Bobby didn't have an easy start in life (his father died, and left enormous debts) but the spirited young man managed to gain an education and train for the ministry. He was also a well-known hunter and horseman. Rising through the ecclesiastical ranks, Bobby served in the West Indies, and then was employed as the first chaplain to the colonies in Victoria and Van Diemen's Land.

    Luckily for us, Bobby was a keen diarist, and so we know a lot about his life and his passions: my favourite excerpt from his journals is a delightful rant about the beauty of a young nun he met in Brazil, whose dark and secretive looks he couldn't dismiss from his mind. We also know a bit about him from his bills, and from these we can tell that Bobby Knopwood ate, drank and lived a very merry life in Van Diemen's Land. He became good mates with the Lieutenant-Governor of the colony, and became famous for his parties - as well as for the parties he went to, of which he said, 'Where I dine, I sleep.'

    And when he woke up, he was sometimes unfit to perform his duties as chaplain. Not a few Sunday services were skipped due to Bobby's intemperance. Probably the devout of Hobart Town didn't mind.

    Towards the end of his tenure, Bobby Knopwood took in an orphan girl named Betty Mack, whose marine father abandoned her. From all accounts, he committed himself to her, put himself in debt to pay her way, and 

    Maybe a man like Bobby Knopwood believed that there was something spiritual in drunkenness and admiring beautiful women. Or perhaps, in the end, we can believe that it matters little what a person eats or drinks, where their eyes rove or even where their spirits stray, if they are still able to be so moved as to take upon themselves a burden such as love for another - for any other - creature in this world.

    I apologise if that sounds somewhat like a paraphrase of something someone else once said, in the middle of the world, a couple thousand years ago. As I said, I have no idea what a chaplain is supposed to be all about.

  • The Man Who Died on Goulburn Street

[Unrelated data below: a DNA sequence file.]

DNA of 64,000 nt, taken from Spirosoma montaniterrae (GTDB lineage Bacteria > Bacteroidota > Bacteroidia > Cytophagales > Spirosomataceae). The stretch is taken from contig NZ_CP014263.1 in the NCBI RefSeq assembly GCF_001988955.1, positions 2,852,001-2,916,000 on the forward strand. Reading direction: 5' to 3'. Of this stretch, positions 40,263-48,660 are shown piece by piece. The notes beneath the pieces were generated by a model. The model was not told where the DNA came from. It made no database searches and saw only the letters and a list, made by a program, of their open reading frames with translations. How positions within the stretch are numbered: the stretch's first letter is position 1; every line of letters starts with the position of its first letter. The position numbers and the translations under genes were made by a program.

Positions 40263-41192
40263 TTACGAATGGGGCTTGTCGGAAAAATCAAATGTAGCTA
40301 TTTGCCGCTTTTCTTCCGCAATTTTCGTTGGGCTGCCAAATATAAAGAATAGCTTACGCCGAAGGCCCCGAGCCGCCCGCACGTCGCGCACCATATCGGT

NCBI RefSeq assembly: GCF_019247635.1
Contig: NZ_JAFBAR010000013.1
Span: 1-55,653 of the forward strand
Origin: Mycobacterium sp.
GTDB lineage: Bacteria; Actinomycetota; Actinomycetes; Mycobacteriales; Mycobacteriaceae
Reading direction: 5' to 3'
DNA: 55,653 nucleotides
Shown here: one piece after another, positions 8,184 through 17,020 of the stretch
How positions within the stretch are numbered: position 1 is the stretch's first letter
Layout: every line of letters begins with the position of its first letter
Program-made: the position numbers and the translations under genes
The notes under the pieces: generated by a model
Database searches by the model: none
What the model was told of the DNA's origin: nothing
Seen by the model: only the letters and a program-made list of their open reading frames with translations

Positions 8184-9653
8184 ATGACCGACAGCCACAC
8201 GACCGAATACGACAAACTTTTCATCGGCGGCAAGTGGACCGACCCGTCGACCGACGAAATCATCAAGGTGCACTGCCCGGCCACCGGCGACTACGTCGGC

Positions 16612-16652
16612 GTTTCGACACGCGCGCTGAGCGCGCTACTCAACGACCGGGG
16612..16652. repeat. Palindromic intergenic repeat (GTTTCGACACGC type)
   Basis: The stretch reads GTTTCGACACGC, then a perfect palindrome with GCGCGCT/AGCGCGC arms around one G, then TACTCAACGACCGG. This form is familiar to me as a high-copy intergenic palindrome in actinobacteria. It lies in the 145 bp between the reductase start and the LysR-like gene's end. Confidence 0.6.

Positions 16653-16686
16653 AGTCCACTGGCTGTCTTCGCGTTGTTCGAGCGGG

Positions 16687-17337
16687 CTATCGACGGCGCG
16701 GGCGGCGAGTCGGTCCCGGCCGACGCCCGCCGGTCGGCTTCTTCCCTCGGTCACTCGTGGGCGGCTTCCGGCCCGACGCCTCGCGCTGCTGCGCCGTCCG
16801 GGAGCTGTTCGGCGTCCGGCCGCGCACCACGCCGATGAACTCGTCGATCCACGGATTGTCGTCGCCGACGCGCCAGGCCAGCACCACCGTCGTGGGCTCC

The Man Who Died on Goulburn Street

    People like to tell the story of what happened to William Lanne after he died. He was, they say, only 34 years old when he passed away from cholera. With his body in the hospital morgue, the chief medical scientists of the day came and hacked off his body parts. Buried the next day, he was dug up again and dismembered further. He was, after all, a significant scientific novelty: William was the last captured Aboriginal man left on the island.

    In his early days, he was moved around like a pinball. Born in the north-west of Van Diemen's Land, he was first removed with his family to Flinders Island in 1842, when he was seven; then, his parents having died like so many other Aborigines at the Wybalenna camp, they sent William to Bruny Island. After that, he was enrolled at the orphan school in Hobart. He left the school at 16. Rootless, without a family, his race disintegrating around him, William got himself a job on a ship. He sailed out onto the Pacific Ocean as a 'whale spotter'. They say he had the best eyes on the whole ocean; if anyone could spot a whale, it was William Lanne. He spent a lot of long days looking on that water, out to the horizon.

    He came back to Hobart and lodged at the Dog & Partridge on Goulburn Street. By that point, the island was no longer called Van Diemen's Land; it had a new name, a more euphonious one (if that's possible), one that wasn't so inextricably linked to acts of grisly violence, like those that happened in the early days of the colony. Sickness had a grip on him already. He coughed and spluttered, but did not give up smoking his pipe. A burly man, dressed now in heavy jackets and ragged pants, William had the face of a rugby player, but the eyes of a marsupial. His shipmates, and the Hobart locals, called him King Billy. It is not recorded how he responded. From the photographs of him, you might guess he took it gently, stoically.